• Support PF! Buy your school textbooks, materials and every day products Here!

Velocity of a freely falling object

  • Thread starter ashleyFGCU
  • Start date
  • #1

Homework Statement


A certain freely falling object, released from rest, requires 1.65 s to travel the last 39.0 m before it hits the ground.
(a) Find the velocity of the object when it is 39.0 m above the ground. (Indicate the direction with the sign of your answer. Let the positive direction be upward.)
(b) Find the total distance the object travels during the fall.


Homework Equations


v=v°+at
a=v-v°/t
distance Δx=vavg(t)


The Attempt at a Solution


a) To find the velocity I am simply using the velocity formula, and making a=-9.8 because it is falling down.
v=0+1.65s(-9.8)=-16.17m
When I put -16.17 into the answer online it response is within 10% of the correct value. This may be due to roundoff error, or you could have a mistake in your calculation. Carry out all intermediate results to at least four-digit accuracy to minimize roundoff error.
I also tried -16.2, but before I use another try (I only have 3 left) I wanted to make sure that I am close to the answer, so I can try rounding to 16m/s.
b) I am confused on this one but I got 47.1m and it tells me the same thing, that I am within 10% of the correct value.
 

Answers and Replies

  • #2
6,054
390
You have distance (-39.5 meters), you have time (1.65 seconds) and you have acceleration (-9.8 meters/s2). You should know the formula s = v0t + at2/2. So you should be able to find v0 from this equation. That's part 1.

For part 2, you have v0 that the object acquired after falling for some unknown time. For this, you should be able to find out the time. Then use the distance formula again to find out the total distance.
 
  • #3
Does velocity of freely falling object depends on mass???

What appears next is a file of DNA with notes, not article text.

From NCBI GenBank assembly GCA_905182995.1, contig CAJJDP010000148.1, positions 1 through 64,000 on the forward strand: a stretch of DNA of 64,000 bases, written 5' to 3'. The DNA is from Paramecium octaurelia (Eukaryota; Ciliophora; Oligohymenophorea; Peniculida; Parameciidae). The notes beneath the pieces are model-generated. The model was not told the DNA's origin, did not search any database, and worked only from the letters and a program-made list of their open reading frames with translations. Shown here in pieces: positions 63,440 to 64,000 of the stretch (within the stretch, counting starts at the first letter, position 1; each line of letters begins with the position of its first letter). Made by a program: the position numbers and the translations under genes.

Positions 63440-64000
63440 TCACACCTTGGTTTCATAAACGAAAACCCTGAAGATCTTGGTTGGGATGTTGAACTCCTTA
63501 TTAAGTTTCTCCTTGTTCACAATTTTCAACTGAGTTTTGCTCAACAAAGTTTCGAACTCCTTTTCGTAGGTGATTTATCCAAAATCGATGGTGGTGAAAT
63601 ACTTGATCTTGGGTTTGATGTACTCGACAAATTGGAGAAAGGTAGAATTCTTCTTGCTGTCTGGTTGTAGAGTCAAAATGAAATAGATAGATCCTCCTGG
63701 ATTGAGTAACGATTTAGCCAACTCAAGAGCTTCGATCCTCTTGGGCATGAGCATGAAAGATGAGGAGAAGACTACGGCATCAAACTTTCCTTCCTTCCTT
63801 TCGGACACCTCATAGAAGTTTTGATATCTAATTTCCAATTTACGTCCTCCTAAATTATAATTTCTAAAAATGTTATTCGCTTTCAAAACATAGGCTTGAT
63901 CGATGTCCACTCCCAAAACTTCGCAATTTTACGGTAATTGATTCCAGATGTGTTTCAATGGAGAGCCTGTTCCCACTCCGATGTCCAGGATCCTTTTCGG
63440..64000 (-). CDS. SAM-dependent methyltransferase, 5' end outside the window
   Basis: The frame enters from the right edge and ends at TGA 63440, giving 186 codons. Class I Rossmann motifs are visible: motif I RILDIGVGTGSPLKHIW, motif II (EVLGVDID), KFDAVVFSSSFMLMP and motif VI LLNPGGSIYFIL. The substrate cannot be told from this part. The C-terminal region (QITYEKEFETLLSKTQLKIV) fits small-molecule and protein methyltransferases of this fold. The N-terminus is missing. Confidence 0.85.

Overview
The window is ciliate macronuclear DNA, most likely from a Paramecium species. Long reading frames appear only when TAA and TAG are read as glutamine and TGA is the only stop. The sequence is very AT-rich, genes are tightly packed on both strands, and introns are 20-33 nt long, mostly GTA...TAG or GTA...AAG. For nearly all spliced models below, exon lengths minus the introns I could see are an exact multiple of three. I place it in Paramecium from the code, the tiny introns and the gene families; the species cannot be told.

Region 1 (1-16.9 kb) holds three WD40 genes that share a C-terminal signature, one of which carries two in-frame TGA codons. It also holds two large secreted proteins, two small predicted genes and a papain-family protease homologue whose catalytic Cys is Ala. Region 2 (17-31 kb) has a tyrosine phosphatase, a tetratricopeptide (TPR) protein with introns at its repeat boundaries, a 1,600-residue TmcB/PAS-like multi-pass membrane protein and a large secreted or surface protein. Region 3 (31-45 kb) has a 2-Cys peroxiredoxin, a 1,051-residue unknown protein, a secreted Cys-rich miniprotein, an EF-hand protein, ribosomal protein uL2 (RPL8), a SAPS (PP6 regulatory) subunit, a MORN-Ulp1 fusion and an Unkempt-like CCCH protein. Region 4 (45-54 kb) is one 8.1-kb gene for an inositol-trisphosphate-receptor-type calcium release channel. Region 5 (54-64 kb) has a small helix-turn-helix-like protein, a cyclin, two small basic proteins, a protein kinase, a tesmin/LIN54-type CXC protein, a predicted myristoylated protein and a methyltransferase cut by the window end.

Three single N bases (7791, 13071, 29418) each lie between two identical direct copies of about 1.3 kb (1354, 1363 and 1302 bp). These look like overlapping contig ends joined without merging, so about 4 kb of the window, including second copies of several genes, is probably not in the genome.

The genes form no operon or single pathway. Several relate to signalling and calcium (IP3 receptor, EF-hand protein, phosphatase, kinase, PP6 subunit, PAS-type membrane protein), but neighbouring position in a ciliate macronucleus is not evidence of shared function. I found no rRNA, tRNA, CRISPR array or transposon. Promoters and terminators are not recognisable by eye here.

• #4
Does velocity of freely falling object depends on mass???
No. Acceleration due to gravity is a constant g=9.807 m/s^2 for all objects regardless of mass. Only aerodynamic considerations will affect the velocities.
 
  • #5
No. Acceleration df2f
ue to gravity is a constant g=9.807 m/s^2 for all objects regardless of mass. Only aerodynamic considerations will affect the velocities.
what do mean by aerodynamic consoderations???! consider a book and a large car dropped from a certain height. car reaches first and That is due to the surface area of the car more then book and so atmosphEric pressure acting on the car is more , so car reaches ground first. Am I right? But the velocity that the both the bodies hit the ground is same.
 
  • #6
3,732
414
  • #7
what do mean by aerodynamic consoderations???! consider a book and a large car dropped from a certain height. car reaches first and That is due to the surface area of the car more then book and so atmosphEric pressure acting on the car is more , so car reaches ground first. Am I right? But the velocity that the both the bodies hit the ground is same.
A larger surface area in relation to the mass of an object is likely to slow it. Think "wind resistance" slowing the acceleration of an object. In a vacuum, a feather and a bowling ball dropped from any height will hit the ground at the same time. Whereas in actual atmospheric conditions, the feather will fall much more slowly than the bowling ball because the feather has a huge surface area in relation to its mass.
 

Related Threads for: Velocity of a freely falling object

Replies
3
Views
29K
  • Last Post
Replies
1
Views
2K
  • Last Post
Replies
5
Views
2K
  • Last Post
Replies
1
Views
1K
  • Last Post
Replies
4
Views
8K
  • Last Post
Replies
1
Views
1K
  • Last Post
Replies
1
Views
2K
Replies
3
Views
710
Top